Finding the differences between two blocks of text is a fundamental task. What alterations has another author or editor made to your document? How does one very long Excel formula differ from another at the character level? Note that Excel formulae need to be temporarily single quoted first before this app will fetch them (e.g. '=6*7 rather than =6*7) or directly copied into the app.
For years the desktop version of Word has had this functionality built-in. Excel is only just catching up, although finding differences at the character level between two cells of your choice isn’t built-in yet. Word Web App has no built-in compare functionality at the time of writing.
Sometimes you just want to compare two regions of text that are in the same document or workbook. Or that you can quickly copy to your clipboard. Maybe you don't want to have to create new files, fire up an external application and navigate to the right directory.
You might just prefer using a novel diff algorithm.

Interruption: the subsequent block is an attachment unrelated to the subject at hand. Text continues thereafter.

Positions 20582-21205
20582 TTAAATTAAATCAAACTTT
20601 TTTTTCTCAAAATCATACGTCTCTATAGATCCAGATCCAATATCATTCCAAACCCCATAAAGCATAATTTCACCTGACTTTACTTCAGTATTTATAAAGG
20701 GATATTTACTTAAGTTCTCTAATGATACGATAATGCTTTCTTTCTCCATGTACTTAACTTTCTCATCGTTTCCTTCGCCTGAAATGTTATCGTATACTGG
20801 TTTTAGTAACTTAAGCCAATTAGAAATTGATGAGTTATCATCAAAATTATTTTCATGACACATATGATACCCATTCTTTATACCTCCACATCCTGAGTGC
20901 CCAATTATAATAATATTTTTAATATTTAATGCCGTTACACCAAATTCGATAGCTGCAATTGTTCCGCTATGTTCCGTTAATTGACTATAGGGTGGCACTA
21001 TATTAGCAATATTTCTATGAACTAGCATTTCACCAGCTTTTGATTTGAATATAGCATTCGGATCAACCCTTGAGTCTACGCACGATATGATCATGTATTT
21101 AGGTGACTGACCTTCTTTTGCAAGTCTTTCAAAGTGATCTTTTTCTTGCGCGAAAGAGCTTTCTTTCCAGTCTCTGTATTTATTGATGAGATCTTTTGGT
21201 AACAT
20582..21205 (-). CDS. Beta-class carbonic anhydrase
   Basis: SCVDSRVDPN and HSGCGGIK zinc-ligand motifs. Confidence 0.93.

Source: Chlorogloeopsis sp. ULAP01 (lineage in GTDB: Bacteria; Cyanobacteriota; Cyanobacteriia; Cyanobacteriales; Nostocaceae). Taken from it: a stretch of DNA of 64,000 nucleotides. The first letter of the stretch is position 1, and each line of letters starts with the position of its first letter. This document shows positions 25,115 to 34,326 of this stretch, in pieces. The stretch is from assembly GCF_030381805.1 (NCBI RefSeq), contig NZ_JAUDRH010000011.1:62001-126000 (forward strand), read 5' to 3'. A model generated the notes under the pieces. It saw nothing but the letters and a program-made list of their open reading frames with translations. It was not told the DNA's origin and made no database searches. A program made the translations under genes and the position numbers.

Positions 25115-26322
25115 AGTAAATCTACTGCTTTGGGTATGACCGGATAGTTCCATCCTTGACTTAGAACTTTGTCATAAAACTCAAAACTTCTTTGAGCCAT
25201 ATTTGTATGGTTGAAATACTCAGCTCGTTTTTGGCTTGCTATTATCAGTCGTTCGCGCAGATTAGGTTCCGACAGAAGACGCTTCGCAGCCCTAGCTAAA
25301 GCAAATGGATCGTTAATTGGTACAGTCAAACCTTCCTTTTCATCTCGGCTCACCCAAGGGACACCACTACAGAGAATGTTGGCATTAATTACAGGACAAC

Selection Diff Tool is intended to be at hand for when you just want to quickly compare two regions of plain text via selections or direct clipboard copying. It does not compare colors, styles, charts, tables or graphs.
One very useful feature is the optional ability to leave out unchanged paragraphs, lines or rows from the diff report. Navigation from one difference to another is good, but sometimes you just want to see all the differences at once.
For Excel, the app can fetch both single and multiple cell selections, so long as the latter are contiguous. Multiple cell selections obtained by clicking a row or column header such as A, B, C, 1, 2 3 do not work. However there is a workaround. Simply copy the whole row or column to the clipboard via ctrl-c and then paste it into one of the two text boxes via ctrl-v. Manually copying (ctrl-c) and pasting (ctrl-v) into the two text boxes always works.
- Compare at the word or character level
- Omit unchanged paragraphs or rows from output revealing just the differences
- Optionally show context on either side of differences
- Original and modified text output in two vertical panes
- Original and modified text output in a single, combined pane
- Navigation from one difference to another
- Detects moved text above a certain length
- Red and green for deletions and additions
- Blue and gray for text moved up and down
- Background color changes to alternately light blue and yellow to indicate sentence reordering within a paragraph